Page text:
On the other hand, the reduction in the use of anxiolytics in the OFA-plus group may be the result of low-doses of ketamine on mood, the anxiolytic effect of dexmedetomidine, and a better postoperative pain control. Almost all patients studied were young women. The effects of low-dose ketamine as an anti-depressant have been described to be better in young women and adolescent females, as well as producing lower incidence of adverse psychomimetic effects (hallucinations, anxiety or panic attacks) compared to men. In our series, 17.4% (n = 4, one man) of patients had visual hallucinations that justified the temporary suspension of ketamine and the subsequent dose reduction. Haloperidol was administered to two patients, improving symptoms (25).
Another limitation of our study was to evaluate the VAS only at rest. Most of these patients began to sit after 6 postoperative days, and get up or walk after a week, therefore, the VAS score during movement was not considered within our goals.
Mast cell activation syndrome (MCAS) and autonomic symptoms like postural orthostatic tachycardia syndrome (POTS) are frequently present in the patients with EDS-HT/JHS (26).
Some opioids can be MCAS triggers or provoke hemodynamic disturbances due to histamine release. Moreover, many patients with EDS-HT/JHS and MCAS have a medical history of allergy to certain opioids. A thorough preoperative anamnesis should always be done to avoid using triggers (27). Due to the aforementioned, it seems that reducing the use of opioids in these patients is reasonable. Although opioids were used in both groups throughout the hospital stay, there were no events associated with MCAS (28).
In conclusion, it is feasible to administer OFA to patients undergoing CCF with EDS-HT/JHS. Intraoperative plus postoperative use of lidocaine, ketamine, and dexmedetomidine infusions offer better postoperative pain control compared to opioid-based anesthetic/analgesic techniques. The anti-inflammatory and anti-hyperalgesic effects of lidocaine, ketamine, and dexmedetomidine may provide a beneficial effect as part of a more robust multimodal analgesia protocol focused on the management of hyperalgesia and Central Sensitization phenomena.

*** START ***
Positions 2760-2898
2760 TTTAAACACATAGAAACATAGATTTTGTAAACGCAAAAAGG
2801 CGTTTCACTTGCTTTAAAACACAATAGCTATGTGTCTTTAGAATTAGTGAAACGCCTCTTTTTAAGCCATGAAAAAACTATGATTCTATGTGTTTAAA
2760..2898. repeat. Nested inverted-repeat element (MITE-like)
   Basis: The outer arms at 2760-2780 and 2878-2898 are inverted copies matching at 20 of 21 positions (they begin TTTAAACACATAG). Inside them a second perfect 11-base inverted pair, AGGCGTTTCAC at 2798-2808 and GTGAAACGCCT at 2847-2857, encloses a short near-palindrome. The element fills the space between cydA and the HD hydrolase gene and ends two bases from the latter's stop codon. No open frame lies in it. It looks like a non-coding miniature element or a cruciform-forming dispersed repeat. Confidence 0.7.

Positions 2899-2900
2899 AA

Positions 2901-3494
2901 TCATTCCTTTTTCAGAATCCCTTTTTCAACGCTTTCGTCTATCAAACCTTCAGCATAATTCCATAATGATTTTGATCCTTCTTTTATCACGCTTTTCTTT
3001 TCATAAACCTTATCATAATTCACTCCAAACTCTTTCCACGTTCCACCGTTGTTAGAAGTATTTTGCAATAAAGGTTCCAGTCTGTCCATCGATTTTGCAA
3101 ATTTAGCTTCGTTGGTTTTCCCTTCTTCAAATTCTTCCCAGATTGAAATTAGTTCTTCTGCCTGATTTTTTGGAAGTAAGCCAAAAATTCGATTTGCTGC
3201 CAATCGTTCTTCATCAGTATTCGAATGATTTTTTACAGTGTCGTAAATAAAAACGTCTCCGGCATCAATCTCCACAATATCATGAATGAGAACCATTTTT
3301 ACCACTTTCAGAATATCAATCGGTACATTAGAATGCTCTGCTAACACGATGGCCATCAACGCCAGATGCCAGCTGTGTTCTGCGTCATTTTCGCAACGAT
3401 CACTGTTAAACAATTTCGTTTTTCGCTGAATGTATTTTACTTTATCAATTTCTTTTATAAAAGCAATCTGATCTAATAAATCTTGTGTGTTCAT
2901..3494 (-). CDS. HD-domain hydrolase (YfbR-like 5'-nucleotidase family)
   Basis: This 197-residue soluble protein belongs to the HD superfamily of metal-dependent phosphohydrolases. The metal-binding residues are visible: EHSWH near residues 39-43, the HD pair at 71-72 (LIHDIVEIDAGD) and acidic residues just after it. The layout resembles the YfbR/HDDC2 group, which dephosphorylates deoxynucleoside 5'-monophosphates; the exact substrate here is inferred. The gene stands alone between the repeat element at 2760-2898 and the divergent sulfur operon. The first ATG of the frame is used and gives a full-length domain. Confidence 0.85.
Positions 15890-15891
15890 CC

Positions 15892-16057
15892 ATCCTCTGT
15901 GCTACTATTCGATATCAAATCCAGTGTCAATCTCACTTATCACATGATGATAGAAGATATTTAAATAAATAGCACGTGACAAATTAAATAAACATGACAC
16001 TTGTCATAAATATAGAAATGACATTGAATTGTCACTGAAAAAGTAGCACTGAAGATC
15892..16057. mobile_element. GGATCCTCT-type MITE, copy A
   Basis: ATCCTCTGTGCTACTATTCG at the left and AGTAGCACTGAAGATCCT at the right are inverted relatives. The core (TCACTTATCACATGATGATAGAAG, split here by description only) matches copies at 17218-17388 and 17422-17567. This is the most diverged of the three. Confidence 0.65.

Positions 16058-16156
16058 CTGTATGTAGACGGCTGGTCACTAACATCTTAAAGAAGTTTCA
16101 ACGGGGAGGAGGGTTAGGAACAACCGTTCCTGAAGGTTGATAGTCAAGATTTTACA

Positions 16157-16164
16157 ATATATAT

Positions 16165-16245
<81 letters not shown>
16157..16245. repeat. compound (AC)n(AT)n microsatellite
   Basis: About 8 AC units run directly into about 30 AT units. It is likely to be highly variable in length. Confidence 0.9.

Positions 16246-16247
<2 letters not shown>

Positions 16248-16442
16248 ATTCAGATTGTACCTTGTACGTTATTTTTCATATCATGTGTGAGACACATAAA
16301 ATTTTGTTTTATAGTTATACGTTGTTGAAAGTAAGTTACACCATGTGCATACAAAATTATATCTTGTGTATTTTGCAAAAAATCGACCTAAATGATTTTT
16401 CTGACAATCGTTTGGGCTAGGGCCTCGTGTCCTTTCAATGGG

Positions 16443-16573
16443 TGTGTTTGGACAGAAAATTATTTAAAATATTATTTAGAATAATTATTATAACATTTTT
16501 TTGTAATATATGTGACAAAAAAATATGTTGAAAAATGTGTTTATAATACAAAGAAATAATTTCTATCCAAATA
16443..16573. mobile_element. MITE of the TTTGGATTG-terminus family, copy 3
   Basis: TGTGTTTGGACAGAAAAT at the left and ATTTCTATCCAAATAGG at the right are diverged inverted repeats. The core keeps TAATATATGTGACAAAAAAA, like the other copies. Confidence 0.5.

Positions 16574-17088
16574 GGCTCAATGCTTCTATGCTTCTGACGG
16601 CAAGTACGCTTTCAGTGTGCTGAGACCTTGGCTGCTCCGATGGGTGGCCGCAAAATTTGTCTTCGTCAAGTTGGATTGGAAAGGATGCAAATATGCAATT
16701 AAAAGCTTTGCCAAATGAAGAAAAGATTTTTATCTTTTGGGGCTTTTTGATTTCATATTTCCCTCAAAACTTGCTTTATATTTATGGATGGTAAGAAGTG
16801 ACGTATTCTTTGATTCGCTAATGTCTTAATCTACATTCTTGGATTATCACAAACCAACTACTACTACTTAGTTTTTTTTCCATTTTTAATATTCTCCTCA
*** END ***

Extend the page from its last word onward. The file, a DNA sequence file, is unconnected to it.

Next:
Although there was no evidence of a reduction in opioid use during the first postoperative week, in the OFA-plus group a lower percentage of patients required methadone throughout the hospitalization period. Moreover, OFA-plus group showed a significant reduction in VAS score compared to OP group throughout hospitalization and discharge. Furthermore, in this group there was a tendency to reduce opioid requirements at the time of hospital discharge compared to preoperative use. Unfortunately, our study did not include a long-term outcome of the patients, another aspect that limits our conclusions about the possible benefits of reducing the perioperative use of opioids in this context.
Certain doubts arise from the present study. First, what would the optimal time to maintain postoperative infusions of lidocaine, ketamine and dexmedetomidine be?. Second, what oral medications could replace the effects of these infusions after one week of the postoperative period?. For example, it could be lamotrigine, carbamazepine, memantine, ketamine, or maybe clonidine. Thirdly, could sufentanil be replaced by some other type of non-opioid analgesic rescue (i.e, medical cannabinoids)?. It is probable that many other questions will arise.